A Fool's Dream

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“I couldn’t help it if your project was displayed right next to mines that happens to be lightning fluid and charcoals on a grill! So what the fire got out of hand,” her damn come back. Danielle wants to join an all black sorority even if it means hazing and loosing her dream guy as well as her self respect. Being predominantly Black, Paul McKinsey Jr, transfers from Harvard to a predominantly Black college, so, he can explore his dominant culture. Danielle dreams of being at a step show and then she dreams of vomiting in a restroom. She wakes and wipes her mouth on Mildred, her stuck up stepsister. The principal warns her if she doesn't get her sleepwalking under control, she will be expelled. Danielle bumps into Paul Jr. After he gets to know her, he asks Danielle out. But, will hazing to be a sorority sister get in her way of having a forever after with the love of her life?

Romance / Thriller
Age Rating:


This has to be a dream for sure.

Fog and a ding! Baton hits petique stepper (in some show).

“Oops,” stout girl says picking up the stick and continuing her routine.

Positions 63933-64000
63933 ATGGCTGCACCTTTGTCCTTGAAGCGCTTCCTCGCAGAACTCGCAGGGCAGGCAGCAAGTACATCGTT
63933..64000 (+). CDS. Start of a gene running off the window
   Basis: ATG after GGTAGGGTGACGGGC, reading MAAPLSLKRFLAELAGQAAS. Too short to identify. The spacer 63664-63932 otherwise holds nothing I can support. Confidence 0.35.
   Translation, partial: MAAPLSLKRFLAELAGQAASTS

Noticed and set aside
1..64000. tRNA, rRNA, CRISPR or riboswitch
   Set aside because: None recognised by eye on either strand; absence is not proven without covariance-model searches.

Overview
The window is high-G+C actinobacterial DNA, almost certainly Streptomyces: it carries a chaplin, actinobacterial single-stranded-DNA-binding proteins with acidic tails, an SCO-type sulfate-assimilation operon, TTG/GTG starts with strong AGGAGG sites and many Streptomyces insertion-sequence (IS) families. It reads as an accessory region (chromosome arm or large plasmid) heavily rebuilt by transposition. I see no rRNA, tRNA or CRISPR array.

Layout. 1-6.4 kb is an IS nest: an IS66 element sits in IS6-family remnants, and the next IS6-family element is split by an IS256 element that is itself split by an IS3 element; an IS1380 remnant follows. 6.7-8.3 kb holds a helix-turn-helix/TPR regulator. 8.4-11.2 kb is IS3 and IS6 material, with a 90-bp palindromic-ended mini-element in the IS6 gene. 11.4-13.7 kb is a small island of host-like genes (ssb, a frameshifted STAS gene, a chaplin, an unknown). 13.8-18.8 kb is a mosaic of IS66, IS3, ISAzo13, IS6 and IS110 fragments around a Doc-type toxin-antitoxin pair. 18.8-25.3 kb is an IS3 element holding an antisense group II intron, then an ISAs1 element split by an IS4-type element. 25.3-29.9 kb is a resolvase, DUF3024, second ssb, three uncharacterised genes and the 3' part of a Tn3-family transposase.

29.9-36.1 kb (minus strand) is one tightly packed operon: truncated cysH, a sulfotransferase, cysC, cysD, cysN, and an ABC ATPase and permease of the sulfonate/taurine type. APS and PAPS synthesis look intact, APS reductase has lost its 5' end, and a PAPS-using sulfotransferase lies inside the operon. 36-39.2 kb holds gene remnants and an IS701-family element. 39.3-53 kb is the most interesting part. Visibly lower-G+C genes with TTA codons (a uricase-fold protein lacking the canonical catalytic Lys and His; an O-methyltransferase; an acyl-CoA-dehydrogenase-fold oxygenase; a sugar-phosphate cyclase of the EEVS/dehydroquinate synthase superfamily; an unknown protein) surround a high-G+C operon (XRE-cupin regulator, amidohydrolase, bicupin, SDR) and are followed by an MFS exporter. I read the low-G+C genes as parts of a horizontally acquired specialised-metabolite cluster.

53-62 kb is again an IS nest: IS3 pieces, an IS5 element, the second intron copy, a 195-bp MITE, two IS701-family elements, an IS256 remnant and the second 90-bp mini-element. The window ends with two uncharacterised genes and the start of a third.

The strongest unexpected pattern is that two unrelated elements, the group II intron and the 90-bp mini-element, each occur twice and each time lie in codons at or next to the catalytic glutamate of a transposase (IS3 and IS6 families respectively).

Oh, for sure, the baton is twirled and it heads in my direction. I duck and run into a mean girl who appears in the scene.

“You gonna make my boys happy or you won’t be too happy,” she says.

I profoundly do not know how I got here. Oh, PJ, there’s my PJ. Q dog mighty superb potential performs his steps in the distance.

And now...

It appears I am in the ladies’ room. Oh, my stomach is doing a wallop of area turns. I discharge that wallop size up in a toilet. What a lay-up. Ugh! Then everything repeats including the stout girl with the baton.

Bell rings.

My eyes become clear from those tedious reveries, I look up from a vest of a sky blue uniform with a cinching smell of orange stuff to a seriously not so happy side of Mildred. I rub my mouth on her plain white button almost to the collar shirt. Now not so white. The front of it at least. “There.”

Yes, it was a dream for sure.

“Danielle! This has to stop. You chased her down for this last time just to ruin a very good uniform! If I did not know for certain that you have a condition, one would think that you seek this one student out on purpose,” Principal explains to me. “Do you hear what I am saying to you, young lady?”